GEN F: Future

Photographer Kendrick Brinson
October 28, 2011

If we could credit a single song for the overabundance of Gucci sneaker prints and stiletto heel holes dug deep into the couches of Georgia club promoters’ VIP booths this past spring, it would be “Racks,” the runaway single by Atlanta newcomers YC and Future. The Auto-Tune-heavy song was a bona fide hit long before YC signed to Universal and made a video, which severely downplayed Future’s camera time, resulting in Future’s antagonistic tweet: “Fuck errbody who had sum to do wit racks video! Dat shit waaaaaaaaacccccckkkkkk.” Distancing yourself from the first hit of your career is ill-advised at best, but for Future, a rapper whose seemingly endless cache of underground hits already overwhelmed the success of “Racks,” it’s no worry.

This summer, Future released a gang of mixtapes, each spawning a bevy of singles he didn’t even try to promote. “Everywhere I go, they pretty much playing four or five records, ain’t nobody stickin to one song,” he says, rattling off songs like “Magic,” “Never Been This High” and “Tony Montana,” tracks from three different tapes that have taken off in Atlanta, Miami and New York, respectively. The success of the latter, though, might have something to do with Drake, an eager Future supporter, adding a verse. On “Tony Montana,” Future raps in a Cuban accent like Pacino’s in Scarface, likening the story of Montana’s rise to the ambition of an Atlanta dope-boy and legitimizing hip-hop’s obsession with the film in a way that even Trick Daddy’s Scarface-laden MTV Cribs episode never could. Over the song’s horror movie piano line and 808 rumble (Will A Fool’s production often wrongly attributed to Lex Luger), Future raps: I take over the streets, fresh off that banana boat/ I come straight from the east, where niggas split your cantaloupe!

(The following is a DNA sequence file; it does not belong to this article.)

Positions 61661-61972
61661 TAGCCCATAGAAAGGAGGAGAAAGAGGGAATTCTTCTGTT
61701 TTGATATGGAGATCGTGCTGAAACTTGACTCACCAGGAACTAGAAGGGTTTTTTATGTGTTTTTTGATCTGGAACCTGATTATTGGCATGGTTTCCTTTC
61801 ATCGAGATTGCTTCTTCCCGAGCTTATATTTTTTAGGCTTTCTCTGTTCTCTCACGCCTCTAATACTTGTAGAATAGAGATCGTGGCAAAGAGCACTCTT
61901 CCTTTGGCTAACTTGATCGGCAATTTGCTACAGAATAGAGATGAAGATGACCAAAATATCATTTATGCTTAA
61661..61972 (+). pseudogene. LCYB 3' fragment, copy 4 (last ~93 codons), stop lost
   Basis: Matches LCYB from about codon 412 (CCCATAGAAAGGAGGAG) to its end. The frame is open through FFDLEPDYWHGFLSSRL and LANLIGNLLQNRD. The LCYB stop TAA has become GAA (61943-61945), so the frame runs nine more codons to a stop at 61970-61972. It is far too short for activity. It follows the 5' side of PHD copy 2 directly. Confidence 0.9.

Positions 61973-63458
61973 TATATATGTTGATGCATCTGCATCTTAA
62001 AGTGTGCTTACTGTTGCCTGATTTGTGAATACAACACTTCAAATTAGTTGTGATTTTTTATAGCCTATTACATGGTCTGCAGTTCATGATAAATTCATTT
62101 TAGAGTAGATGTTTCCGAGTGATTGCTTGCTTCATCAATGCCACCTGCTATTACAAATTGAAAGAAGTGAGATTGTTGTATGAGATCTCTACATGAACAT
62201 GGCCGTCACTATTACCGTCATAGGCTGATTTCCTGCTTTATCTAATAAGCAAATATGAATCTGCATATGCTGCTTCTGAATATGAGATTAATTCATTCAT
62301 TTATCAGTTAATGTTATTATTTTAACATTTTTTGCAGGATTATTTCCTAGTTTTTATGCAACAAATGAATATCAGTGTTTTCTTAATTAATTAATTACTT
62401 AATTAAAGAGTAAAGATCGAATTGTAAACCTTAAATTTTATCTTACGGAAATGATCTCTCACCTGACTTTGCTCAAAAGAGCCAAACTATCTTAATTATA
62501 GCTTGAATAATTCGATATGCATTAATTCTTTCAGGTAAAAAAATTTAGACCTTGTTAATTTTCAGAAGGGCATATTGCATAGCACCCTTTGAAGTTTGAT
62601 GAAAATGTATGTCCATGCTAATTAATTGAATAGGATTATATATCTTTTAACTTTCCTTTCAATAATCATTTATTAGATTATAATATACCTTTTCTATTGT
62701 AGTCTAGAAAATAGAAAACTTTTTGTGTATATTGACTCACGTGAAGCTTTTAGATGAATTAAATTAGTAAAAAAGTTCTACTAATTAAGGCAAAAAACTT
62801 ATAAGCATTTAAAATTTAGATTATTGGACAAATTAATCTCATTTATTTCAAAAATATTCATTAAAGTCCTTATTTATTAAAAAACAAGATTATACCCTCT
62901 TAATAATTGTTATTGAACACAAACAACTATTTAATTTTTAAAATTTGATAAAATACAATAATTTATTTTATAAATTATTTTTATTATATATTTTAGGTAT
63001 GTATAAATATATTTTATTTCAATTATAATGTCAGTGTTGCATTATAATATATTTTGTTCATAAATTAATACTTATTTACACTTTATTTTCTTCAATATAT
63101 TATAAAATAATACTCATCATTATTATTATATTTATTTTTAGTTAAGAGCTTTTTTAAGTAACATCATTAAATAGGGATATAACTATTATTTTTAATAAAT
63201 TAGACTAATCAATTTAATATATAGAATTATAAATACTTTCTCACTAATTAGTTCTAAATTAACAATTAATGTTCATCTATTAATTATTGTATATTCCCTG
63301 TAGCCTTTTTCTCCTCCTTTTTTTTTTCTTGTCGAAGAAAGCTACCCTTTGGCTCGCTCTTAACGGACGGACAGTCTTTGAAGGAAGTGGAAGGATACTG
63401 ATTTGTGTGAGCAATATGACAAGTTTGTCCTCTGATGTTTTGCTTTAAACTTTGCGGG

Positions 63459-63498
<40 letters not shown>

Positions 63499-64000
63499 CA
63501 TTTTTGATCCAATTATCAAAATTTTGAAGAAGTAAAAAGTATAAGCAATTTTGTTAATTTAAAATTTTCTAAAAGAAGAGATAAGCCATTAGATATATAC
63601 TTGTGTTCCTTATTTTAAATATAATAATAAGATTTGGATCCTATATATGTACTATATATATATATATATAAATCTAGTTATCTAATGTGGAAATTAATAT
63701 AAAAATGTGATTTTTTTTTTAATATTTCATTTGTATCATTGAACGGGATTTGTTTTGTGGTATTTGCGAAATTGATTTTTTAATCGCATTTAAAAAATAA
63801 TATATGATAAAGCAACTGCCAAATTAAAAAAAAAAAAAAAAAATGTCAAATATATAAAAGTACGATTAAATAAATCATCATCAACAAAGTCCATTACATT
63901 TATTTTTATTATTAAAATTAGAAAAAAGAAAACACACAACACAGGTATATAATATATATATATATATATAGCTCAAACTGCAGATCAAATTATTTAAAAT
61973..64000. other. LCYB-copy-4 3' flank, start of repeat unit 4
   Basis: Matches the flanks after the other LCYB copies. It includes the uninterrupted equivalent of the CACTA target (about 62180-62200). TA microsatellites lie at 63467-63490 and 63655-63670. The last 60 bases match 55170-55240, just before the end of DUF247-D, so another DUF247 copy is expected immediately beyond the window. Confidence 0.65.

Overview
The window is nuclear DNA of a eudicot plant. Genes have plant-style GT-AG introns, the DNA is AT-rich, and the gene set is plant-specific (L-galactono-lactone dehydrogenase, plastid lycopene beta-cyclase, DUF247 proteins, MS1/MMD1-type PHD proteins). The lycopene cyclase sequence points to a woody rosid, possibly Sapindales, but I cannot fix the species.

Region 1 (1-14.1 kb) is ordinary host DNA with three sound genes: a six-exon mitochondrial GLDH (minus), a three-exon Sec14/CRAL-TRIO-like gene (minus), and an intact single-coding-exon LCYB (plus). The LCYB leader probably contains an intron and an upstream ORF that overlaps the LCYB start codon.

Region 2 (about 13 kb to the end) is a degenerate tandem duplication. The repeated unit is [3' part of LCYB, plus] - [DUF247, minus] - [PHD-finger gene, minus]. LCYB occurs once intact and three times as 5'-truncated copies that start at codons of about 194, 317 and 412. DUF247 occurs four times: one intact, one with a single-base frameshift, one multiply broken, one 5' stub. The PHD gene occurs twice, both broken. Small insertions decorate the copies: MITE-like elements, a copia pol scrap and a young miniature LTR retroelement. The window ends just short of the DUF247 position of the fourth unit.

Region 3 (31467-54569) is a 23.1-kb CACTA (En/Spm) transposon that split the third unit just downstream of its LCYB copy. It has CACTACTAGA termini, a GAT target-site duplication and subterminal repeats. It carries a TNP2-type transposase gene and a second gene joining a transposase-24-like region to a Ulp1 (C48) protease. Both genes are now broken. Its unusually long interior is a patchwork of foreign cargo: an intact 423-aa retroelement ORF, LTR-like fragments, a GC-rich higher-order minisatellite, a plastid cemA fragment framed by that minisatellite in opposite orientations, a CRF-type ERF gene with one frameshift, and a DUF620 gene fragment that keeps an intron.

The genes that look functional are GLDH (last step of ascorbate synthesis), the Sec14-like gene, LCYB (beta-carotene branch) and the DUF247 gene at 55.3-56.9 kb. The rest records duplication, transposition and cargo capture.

He claims to have freestyled the entire thing. It’s how he records all of his music. “Somehow things always come out the right way the first time you say it,” Future says. “It’ll have more meaning behind it, and it just feels right when you say it the first time.” That doesn’t, however, explain the tapes’ distinguished sheen. Future’s delivery is piercing and deliberate, his songs boasting a dexterity he may have learned during his time as a tagalong to cousin Rico Wade, the legendary Dungeon Family songwriter/producer. Though worlds away conceptually, Future’s tapes—like the remarkably counterpoised Free Bricks with Gucci Mane—uphold a dedication to experimentation prevalent in old Dungeon Family albums.

Splitting the majority of his time between booths (VIP and otherwise), Future has three separate mixtapes set to drop in the fall. He’s oblivious to what songs will hit where, but his aim is true. “We made ‘Racks’ for the streets, but it’s getting played on pop stations,” he says. “We ain’t make it for the pop stations though, we made it for the clubs first. You do it for all the right reasons, then everything will fall in place.”

Stream: Future, Dirty Sprite

GEN F: Future